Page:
BlogU: An Ode to Skippy

BlogU was a great experience in many ways—meeting wonderful people, learning lots of things, generally having a good time—and although I managed to embarrass myself (it was pretty much inevitable), overall it was a great experience.

Except for one thing.

I killed a squirrel.

Everyone says it’s not my fault, and I know they’re right, but Skippy’s death still weighs on me. (He was a squirrel--of course his name wasn't really Skippy. I just decided it was an OK squirrel name, and since I killed him, I owe it to him to at least give him an identity beyond just “that squirrel I killed.”)

This is what happened: I had dropped a couple of friends off at the dining hall (I don’t think I clarified that BlogU is held on a college campus with the attendees having the option to stay in the dorms; meals are served in the dining hall), and was going to get myself a bottle of water. I was driving along the road back out of campus at a measured pace—there was nothing reckless or imprudent in my speed. As I passed under a large oak tree, I heard a horrible, loud WHUMP on the roof of my rental car. I slammed on the breaks, and just as I was wondering, "...the fuck...??" what looked like a fur-covered burrito rolled down my windshield and off the hood of the car.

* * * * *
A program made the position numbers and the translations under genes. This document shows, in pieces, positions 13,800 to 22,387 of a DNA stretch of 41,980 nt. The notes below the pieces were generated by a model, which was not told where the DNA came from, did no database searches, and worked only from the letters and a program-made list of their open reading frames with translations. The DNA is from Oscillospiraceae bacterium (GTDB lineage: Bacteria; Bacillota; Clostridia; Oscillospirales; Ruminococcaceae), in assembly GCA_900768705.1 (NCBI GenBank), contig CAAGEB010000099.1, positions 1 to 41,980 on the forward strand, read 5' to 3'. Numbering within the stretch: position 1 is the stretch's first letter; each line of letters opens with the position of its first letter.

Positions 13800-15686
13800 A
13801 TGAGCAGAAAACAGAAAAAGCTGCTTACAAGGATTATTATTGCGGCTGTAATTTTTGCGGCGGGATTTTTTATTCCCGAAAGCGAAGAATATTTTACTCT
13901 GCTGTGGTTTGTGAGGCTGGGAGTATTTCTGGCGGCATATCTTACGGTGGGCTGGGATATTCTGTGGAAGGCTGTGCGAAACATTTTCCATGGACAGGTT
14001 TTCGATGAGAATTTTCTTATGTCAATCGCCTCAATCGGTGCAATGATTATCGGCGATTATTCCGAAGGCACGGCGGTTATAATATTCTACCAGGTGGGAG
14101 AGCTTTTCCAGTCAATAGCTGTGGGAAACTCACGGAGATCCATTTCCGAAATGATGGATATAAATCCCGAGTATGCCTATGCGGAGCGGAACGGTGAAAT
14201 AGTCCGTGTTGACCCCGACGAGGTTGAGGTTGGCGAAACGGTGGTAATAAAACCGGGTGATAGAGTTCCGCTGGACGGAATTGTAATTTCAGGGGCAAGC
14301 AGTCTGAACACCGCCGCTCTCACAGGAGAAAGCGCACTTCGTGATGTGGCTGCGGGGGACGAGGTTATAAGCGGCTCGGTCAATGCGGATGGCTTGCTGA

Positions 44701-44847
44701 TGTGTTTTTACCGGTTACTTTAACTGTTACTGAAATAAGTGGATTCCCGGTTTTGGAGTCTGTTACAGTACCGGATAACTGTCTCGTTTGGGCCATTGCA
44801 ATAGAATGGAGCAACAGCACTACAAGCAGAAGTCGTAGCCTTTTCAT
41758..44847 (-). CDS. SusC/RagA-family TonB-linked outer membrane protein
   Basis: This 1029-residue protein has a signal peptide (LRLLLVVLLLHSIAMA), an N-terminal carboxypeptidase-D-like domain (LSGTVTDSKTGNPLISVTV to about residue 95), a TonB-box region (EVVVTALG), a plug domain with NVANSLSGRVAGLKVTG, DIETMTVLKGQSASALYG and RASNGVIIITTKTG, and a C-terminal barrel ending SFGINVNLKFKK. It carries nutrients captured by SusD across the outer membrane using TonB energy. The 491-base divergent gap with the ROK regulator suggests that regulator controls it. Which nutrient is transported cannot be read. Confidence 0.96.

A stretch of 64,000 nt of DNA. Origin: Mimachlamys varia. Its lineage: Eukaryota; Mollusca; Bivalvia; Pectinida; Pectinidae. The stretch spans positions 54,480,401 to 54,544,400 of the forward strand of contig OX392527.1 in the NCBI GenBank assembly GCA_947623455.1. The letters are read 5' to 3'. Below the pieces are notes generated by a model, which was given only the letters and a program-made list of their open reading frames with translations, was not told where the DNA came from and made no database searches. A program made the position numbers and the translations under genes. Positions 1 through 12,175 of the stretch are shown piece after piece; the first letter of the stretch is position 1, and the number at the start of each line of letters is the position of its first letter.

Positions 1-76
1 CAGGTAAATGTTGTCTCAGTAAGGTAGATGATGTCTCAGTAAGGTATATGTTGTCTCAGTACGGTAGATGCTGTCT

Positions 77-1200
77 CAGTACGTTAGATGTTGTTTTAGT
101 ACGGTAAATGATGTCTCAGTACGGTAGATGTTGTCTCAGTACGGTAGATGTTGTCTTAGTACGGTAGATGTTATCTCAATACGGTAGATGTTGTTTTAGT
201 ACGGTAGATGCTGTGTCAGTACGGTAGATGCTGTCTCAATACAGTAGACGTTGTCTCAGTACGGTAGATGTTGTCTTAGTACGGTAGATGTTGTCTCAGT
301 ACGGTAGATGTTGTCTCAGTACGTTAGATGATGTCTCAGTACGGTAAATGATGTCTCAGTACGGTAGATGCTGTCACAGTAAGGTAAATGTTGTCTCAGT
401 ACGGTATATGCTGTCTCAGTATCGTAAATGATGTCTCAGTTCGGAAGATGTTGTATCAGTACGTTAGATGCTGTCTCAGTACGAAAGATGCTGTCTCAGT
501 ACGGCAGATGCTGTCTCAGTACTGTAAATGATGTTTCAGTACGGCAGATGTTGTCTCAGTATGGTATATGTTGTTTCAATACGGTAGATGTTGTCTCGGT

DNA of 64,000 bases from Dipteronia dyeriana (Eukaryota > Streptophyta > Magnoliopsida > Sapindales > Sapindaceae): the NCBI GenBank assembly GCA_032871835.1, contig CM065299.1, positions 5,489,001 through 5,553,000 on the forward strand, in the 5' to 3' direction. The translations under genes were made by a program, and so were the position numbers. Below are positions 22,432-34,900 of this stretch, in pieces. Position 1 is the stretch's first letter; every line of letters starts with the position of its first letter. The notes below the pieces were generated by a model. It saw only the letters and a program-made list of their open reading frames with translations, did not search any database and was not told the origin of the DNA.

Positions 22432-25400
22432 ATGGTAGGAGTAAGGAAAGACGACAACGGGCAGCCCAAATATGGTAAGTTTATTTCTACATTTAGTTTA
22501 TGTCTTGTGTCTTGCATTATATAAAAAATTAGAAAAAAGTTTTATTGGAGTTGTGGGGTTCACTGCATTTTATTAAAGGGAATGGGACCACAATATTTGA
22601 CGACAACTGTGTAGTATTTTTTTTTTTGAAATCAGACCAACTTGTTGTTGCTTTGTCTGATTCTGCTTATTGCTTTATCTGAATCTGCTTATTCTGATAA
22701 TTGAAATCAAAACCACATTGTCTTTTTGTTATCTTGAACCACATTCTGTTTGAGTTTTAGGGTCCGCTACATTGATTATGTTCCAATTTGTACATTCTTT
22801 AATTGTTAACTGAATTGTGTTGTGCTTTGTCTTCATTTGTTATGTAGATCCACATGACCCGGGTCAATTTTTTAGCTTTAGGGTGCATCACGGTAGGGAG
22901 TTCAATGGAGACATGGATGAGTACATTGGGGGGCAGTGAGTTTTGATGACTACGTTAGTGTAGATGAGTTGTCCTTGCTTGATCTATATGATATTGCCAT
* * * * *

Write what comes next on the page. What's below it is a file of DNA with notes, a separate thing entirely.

I threw the car in park and jumped out. There on the pavement lay Skippy. The worst thing was he was still twitching. He wasn’t dead, but in another five minutes he was going to be. That squirrel was a goner. I covered my mouth in horror and stared at him. Two other conference attendees passing on the sidewalk stopped and stared with me. They told me there were actually two squirrels up in the tree, and they’d heard them chattering, and seen them chasing each other. I started to wonder if this really was an accident. It was starting to look like maybe Humpty Dumpty was pushed, if you know what I mean.

The thing is, wildlife would do well to steer clear of me. There seems to be a trend in negative survival outcome with undomesticated creatures that fate casts into my path. Cats and dogs do fine, but squirrels and birds not so much.